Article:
The measure of an illusion or the illusion of a measure?
Contributed by Bruno Rossion, May 2013 PDF of the text below
Comparing the matching of ‘same’ top face halves when they are aligned vs. misaligned with different bottom halves typically derives a measure of holistic face perception. In one case, aligned face halves, there is a powerful illusion of seeing the two face halves as being different. This illusion vanishes if the face halves are misaligned. This is the (standard) composite face paradigm, the better performance for misaligned compared to aligned trials giving rise to the composite face effect (CFE).
Some authors attempted to incorporate this paradigm into the general framework of congruency/interference between sensory dimensions, an approach introduced by Stroop (1935) in experimental Psychology. In a Stroop-like design, each dimension is associated with a behavioral response that either agrees with the behavioral response of the other dimension (“congruent trial”) or enters in conflict with it (“incongruent trials”) (MacLeod, 1991).
Here the goal is to test if these two dimensions, for instance a color word and its congruent/incongruent printed colour, or a central arrow and congruent/incongruent lateral flankers (Eriksen, 1995), are processed independently, or if they interact at some processing stage in the system.
Reinterpreting the composite face paradigm within this framework (e.g., Richler et al., 2008) means considering the two halves of the face as the two dimensions that potentially interfere in the system.
This congruency/interference approach has proved highly valuable in several areas of research, essentially to characterize attentional and response decision conflicts (MacLeod, 1991). However, a reinterpretation of the composite face paradigm within this approach is misleading. This is because the goals of the two approaches are different: researchers inspired by the visual composite illusion do not want to know if the two face halves interfere somewhere in the system. They are interested in capturing an objective signature – behavioural or neural – of a visual illusion. That is, the composite face paradigm measures perceptual integration, or grouping, of two parts into a whole face. Two new whole face identities are created in the aligned version, and they have to be compared to make a ‘same’ judgment. Hence, in this particular paradigm, performance drops in the condition associated with holistic face perception (aligned) as compared to the condition that is not associated with holistic face perception (misaligned). However, despite this negative effect of holistic face perception, it is not a paradigm that aims at measuring interference, or a negative influence of one face part (the bottom part) on another part (the top part). If one refers to interference in the paradigm, it is because perceptual integration (of the target and distracter halves) interferes with performance on the target half. Thus, the interference comes from the comparison of the two faces and the nature of the task, not from the intrinsic relationship between the two face halves.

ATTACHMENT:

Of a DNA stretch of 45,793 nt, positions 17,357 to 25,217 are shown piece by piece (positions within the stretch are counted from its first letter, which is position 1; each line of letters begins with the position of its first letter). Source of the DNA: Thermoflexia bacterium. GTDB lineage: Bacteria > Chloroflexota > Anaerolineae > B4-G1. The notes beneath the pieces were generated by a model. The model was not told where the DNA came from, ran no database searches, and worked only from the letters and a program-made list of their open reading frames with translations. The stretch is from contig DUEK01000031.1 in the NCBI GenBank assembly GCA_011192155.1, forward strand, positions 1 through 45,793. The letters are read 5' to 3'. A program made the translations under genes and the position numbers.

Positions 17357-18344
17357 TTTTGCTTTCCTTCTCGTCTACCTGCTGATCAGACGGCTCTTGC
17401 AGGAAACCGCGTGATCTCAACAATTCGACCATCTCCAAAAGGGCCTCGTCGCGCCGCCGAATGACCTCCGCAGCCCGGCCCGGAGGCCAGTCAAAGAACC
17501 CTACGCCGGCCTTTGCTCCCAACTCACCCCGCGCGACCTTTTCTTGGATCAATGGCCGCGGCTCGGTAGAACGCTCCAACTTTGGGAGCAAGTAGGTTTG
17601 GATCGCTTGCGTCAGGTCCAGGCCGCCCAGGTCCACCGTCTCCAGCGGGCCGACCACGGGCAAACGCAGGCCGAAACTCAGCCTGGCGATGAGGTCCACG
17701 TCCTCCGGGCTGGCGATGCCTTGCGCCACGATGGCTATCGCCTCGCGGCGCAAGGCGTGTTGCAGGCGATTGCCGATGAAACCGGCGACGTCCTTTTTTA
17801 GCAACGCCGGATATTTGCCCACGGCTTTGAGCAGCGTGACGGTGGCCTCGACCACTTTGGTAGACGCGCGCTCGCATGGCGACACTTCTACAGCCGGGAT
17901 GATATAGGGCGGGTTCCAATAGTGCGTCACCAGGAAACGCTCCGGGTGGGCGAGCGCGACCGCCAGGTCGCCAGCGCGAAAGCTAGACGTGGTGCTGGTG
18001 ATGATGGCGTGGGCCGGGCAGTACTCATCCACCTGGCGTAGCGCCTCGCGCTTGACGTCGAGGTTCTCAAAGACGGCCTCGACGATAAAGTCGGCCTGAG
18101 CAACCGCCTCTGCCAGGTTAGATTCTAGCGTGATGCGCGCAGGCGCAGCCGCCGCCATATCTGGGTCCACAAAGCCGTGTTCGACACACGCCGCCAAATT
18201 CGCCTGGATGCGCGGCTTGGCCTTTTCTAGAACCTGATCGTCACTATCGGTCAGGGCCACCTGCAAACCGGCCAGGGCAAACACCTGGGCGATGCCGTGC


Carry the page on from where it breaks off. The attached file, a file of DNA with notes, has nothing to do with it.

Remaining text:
Crucially, in the standard composite face paradigm, everything is incongruent: the top and bottom halves are associated with distinct responses both for aligned and misaligned trials. However, in a congruency/interference paradigm, two face halves are associated with an identical response in one condition (‘congruent’), and with a conflicting response in the other condition (‘incongruent’). Hence, an effect of congruency does not mean that the two face halves are integrated perceptually: the two face halves may well be perceived in parallel, but interference may arise purely at the response level. As a matter of fact, the interference between the color of a word and its lexical representation is not interpreted in terms of a holistic visual representation but rather, usually, in terms of response selection conflicts (MacLeod, 1991). Thus, a congruency/interference effect may have nothing to do with visual perception, and it is not surprising that this approach has led to all sorts of never-ending debates about whether the effect is perceptual or decisional (Richler et al., 2008). The effect of congruency may indeed be carried out by decisional factors. But it does not mean that holistic (face) processing is decisional !